HBO Max's Gremlins: Secrets of the Mogwai Reveals Its Wildly Over-Talented Voice Cast

Gizmo, seen binging the first season of The Mandalorian.
Gizmo, seen binging the first season of The Mandalorian.
Image: Amblin

Don’t get them wet. Don’t feed them after midnight. And most of all, don’t ever doubt their ability to pull in a bevy of bona fide Hollywood stars to do voices for a cartoon based on an ancient pair of critter movies from the ‘80s.

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HBO Max has announced the voice cast joining its animated prequel to the 1984 Gremlins movie, which will be set in 1920s China. Ming-Na Wen (Agents of SHIELD, The Mandalorian) and B.D. Wong (Jurassic World, Mr. Robot) will voice the mother and father of 10-year-old Sam Wing (Izaac Wang), who ends up being the elderly store owner who has Gizmo at the beginning (and end) of Gremlins.

Meanwhile, Matthew Rhys—of The Americans and Perry Mason fame, among others—will voice the cartoon’s main antagonist. From Variety:

Rhys voices nemesis Riley Greene, a power-hungry English industrialist and treasure hunter who wields black magic that is determined to stop at nothing in his pursuit of Gizmo and the mythical treasure of the Mogwai.

Rhys, Wen, and Wong have all done their share of voice acting before, so this shouldn’t be too surprising. On the other hand, if you take Christopher Lee out of Gremlins 2: The New Batch (or relegate him back to his level of fame back in 1990, when the film came out) then these three actors have more clout than all the other actors in the first two movies combined. For an animated series. For a prequel animated series. To a franchise that bombed with its first sequel.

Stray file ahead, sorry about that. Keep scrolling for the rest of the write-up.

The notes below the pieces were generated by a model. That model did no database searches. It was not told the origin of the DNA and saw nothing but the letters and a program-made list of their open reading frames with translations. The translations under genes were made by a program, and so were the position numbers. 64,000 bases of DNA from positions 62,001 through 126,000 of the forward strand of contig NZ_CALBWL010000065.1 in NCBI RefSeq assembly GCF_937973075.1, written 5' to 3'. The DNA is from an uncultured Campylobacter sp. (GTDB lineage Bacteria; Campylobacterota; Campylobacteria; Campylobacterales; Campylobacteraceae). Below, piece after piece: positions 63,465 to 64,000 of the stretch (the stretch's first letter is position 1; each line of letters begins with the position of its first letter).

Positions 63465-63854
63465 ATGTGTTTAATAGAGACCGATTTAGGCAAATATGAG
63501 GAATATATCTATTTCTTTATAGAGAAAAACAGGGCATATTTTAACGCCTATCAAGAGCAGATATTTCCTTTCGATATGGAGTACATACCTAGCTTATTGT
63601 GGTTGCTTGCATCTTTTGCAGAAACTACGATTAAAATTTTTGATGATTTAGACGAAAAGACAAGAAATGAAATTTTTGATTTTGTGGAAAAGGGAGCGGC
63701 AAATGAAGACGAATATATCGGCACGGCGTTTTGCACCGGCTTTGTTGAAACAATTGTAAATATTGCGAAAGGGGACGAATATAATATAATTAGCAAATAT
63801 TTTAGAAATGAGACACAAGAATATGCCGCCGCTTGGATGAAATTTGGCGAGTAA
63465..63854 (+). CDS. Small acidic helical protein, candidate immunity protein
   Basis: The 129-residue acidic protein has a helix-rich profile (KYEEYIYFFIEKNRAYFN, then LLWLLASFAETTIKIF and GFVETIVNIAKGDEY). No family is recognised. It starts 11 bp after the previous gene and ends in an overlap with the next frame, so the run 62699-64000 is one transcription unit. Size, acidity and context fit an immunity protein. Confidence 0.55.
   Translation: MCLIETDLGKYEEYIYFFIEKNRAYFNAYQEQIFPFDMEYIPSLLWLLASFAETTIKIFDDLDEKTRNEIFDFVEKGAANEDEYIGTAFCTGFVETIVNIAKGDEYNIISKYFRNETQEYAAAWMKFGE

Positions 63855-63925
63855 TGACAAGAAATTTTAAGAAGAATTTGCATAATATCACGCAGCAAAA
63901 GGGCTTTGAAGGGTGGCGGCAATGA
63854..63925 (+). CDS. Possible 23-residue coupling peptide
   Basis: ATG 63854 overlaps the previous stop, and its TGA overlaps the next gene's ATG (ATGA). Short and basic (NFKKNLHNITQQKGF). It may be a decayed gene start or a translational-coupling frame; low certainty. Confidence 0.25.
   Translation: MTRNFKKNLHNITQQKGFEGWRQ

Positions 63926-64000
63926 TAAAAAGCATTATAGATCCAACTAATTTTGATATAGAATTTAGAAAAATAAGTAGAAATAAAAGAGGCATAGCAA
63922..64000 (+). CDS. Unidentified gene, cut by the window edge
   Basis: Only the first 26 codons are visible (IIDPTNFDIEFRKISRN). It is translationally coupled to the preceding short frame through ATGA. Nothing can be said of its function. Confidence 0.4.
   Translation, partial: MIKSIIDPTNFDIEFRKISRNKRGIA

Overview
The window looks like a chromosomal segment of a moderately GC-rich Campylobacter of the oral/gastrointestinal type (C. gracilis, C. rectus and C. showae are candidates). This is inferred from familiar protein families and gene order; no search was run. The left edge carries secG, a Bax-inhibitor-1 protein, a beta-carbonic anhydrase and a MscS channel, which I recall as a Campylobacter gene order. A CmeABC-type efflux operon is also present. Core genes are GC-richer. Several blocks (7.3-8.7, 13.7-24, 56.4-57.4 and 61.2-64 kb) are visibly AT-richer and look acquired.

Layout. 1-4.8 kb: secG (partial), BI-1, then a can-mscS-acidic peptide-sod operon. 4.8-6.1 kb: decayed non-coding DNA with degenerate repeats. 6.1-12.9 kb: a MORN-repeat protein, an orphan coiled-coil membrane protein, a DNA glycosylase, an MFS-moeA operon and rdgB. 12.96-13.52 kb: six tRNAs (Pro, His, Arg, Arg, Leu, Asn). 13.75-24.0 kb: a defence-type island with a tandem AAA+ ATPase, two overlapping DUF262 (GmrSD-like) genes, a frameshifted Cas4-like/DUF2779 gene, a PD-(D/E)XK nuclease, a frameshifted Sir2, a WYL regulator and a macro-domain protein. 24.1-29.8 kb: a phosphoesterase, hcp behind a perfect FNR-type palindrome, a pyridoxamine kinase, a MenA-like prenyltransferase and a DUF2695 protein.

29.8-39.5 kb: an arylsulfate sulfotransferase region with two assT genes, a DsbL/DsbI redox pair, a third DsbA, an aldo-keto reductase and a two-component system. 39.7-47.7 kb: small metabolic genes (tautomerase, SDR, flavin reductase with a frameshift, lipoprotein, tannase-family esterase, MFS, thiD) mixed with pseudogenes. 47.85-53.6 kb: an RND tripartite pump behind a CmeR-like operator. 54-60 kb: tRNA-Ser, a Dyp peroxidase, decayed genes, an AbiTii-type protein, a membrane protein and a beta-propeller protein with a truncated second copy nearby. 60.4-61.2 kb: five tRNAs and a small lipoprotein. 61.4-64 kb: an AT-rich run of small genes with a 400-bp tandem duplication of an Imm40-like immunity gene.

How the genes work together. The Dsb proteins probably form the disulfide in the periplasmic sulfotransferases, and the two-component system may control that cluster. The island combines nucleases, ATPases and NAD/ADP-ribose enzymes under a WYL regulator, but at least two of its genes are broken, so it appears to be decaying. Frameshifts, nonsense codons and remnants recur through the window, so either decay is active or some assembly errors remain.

Honestly? This cartoon sounds much more interesting than Gremlins ever was (and I say that as somehow who enjoyed the movie). Here’s the show’s synopsis from way back in the halcyon days of 2019:

Set in 1920s Shanghai, the series will tell the story of how 10-year-old Sam Wing (future shop owner Mr. Wing in the 1984 movie) met the young Mogwai called Gizmo. Along with a teenage street thief named Elle, Sam and Gizmo take a perilous journey through the Chinese countryside, encountering, and sometimes battling, colorful monsters and spirits from Chinese folklore. On their quest to return Gizmo to his family and uncover a legendary treasure, they are pursued by a power-hungry industrialist and his growing army of evil Gremlins.

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This sounds great, but the Gremlins are easily the least interesting part of this pitch. More importantly, having to somehow tie into a 37-year-old movie that no one under the age of 35 likely cares about could potentially limit the series’ storytelling. Of course, Netflix did a fantastic job with its Dark Crystal prequel series, which improved upon and vastly enriched the original film. Maybe HBO Max and Secrets of the Mogwai will do the same for Gremlins. With a cast like this—which also includes the legendary James Hong (Big Trouble in Little China) as Sam’s grandfather, along with Gabrielle Green as Ellie and A.J. LoCascio (Voltron: Legendary Defender) as Gizmoit’s certainly possible!

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Rob Bricken was the Editor of io9 from 2016-18, the creator of the poorly named but fan-favorite news site Topless Robot, and now writes nerd stuff for many places, because it's all he's good at.

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cryptid
Cryptid

On the other hand, if you take Christopher Lee out of Gremlins 2: The New Batch (or relegate him back to his level of fame back in 1990, when the film came out) then these three actors have more clout than all the other actors in the first two movies combined.

In 1990, Christopher Lee was already a horror icon, on the strength of his Hammer films, even if this was before his big franchise roles in Star Wars and Lord of the Rings. Those parts were already a celebration of his genre clout.

And the Gremlins movies also feature the great Dick Miller, who spent years as a character actor in Roger Corman’s movies, including the original Little Shop of Horrors, then spent his late career doing a series of memorable cameo parts for Joe Dante.

These names might not mean much to the average viewer, or even the franchise fiends who line up for the latest big Disney release, but they are nerd world royalty. Dick Miller was a walking shibboleth for an entire generation of horror-hound cinephiles.